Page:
What is Pediatric OT?
Occupational therapists build skills at each stage of development to promote participation in play, learning, and activities of daily living. Occupational Therapist’s engage in play-based therapy, providing “just right challenges” to encourage development towards goals established by the family and occupational therapist.
Who do we serve?
ICCD offers occupational therapist assessment and therapy for children from birth through adolescence. Although not all children have a formal medical diagnosis, ICCD occupational therapists have expertise in evaluating and treating:
- Autism Spectrum Disorder
- Developmental Delays
- Sensory Processing Disorder
- Learning Disabilities
- Fine and Gross Motor Coordination Disorder
- Genetic Disorders
- Other Psychological and Neurological conditions
How do we serve?
Every child receives a screening evaluation and then an individualized treatment plan is created in conjunction with the therapist and family. Examples of skills that occupational therapists can address include:
- Fine and Gross Motor Skills
- Sensory Processing/Integration
- Self-Care Skills
- Feeding Therapy
- Visual-Motor/Visual Perception
- Self-regulation/coping skills
- Play Skills
- Executive Functioning
Unsure if occupational therapy is right for your child? View a list of red flags that might indicate your child would benefit from occupational therapy. If you have any questions about occupational therapy or our services, please contact Caroline Brinkert, Director, at firstname.lastname@example.org
If you indicate yes to any of these areas, your child may benefit from an occupational therapy evaluation and intervention.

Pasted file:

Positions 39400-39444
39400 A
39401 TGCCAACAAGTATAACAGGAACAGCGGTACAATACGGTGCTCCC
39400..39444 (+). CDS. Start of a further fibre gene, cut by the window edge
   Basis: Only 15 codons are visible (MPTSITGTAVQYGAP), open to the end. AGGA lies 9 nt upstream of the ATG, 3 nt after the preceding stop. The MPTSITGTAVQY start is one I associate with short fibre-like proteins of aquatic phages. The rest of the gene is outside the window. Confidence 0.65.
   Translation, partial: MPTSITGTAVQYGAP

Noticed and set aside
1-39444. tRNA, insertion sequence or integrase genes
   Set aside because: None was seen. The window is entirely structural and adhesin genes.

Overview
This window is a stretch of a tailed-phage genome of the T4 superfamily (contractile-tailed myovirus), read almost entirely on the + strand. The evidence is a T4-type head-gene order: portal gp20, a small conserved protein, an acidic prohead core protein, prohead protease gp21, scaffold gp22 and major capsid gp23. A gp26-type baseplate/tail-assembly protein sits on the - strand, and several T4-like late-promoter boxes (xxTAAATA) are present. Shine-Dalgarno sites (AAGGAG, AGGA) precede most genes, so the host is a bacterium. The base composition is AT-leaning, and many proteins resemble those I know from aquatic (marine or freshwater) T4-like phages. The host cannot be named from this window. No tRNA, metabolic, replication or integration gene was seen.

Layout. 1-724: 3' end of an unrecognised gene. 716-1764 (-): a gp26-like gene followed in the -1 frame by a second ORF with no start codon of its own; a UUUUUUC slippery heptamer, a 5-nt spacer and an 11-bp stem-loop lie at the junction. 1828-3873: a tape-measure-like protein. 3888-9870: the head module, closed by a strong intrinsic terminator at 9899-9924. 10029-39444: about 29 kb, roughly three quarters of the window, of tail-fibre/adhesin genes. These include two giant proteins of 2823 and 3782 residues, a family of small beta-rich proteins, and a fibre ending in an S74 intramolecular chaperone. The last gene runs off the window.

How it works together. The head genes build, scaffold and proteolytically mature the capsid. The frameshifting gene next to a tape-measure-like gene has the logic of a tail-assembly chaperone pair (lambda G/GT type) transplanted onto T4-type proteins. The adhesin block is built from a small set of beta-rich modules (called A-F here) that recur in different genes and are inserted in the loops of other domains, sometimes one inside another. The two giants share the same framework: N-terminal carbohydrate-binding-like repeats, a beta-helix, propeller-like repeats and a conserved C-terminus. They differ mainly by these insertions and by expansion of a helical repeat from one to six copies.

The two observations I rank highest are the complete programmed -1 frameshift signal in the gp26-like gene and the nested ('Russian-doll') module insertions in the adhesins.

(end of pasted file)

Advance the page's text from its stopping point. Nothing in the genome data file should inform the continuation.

- Delayed fine motor skills (skills using small muscles of the hand): For example, has difficulty playing with age appropriate toys with small pieces, poor handwriting, difficulty with self-feeding, poor hand-eye coordination.
- Delayed Gross Motor Skills (skills using large muscles): delayed or skipped developmental milestones such as rolling, sitting, crawling, walking, jumping or climbing stairs, decreased balance, difficulty catching or kicking a ball, difficulty with riding a bike.
- Lack of Attention/organization: has difficulty maintaining attention in class or a conversation, difficulty remembering things, poor organization skills
- Hyperactivity: impulsive, difficulty keeping hands off people and things
- Visual Scanning Problems: difficulty reading without skipping to another line, difficulty copying information from a board at school, slow to find hidden objects in a picture or word search
- Visual-Perception Problems: difficulty with puzzles or copying shape designs
- Sensory Concerns: responds too much or too little to sounds, movement, heights, touching and being touched, types of clothing. Becomes distressed with self-care tasks like hair washing, teeth brushing or nail cutting.
- Poor Body Awareness: may be seen as “clumsy”, fall frequently, bumps into furniture and people, may have trouble judging position of body in relation to others and space, uses inappropriate amount of force with siblings or pets.
- Feeding Problems: picky eater, difficulty chewing or swallowing, sloppy or clumsy eater
- Delayed Self-Care Skills: difficulty with age appropriate dressing, feeding, personal hygiene, or toileting.
- Transitions: difficulty with transitions or change of plans. Prefers routines and can be rigid or controlling.
- Motor Planning: has difficulty learning new motor tasks; needs more practice time to master new tasks, difficulty imitating actions or movements.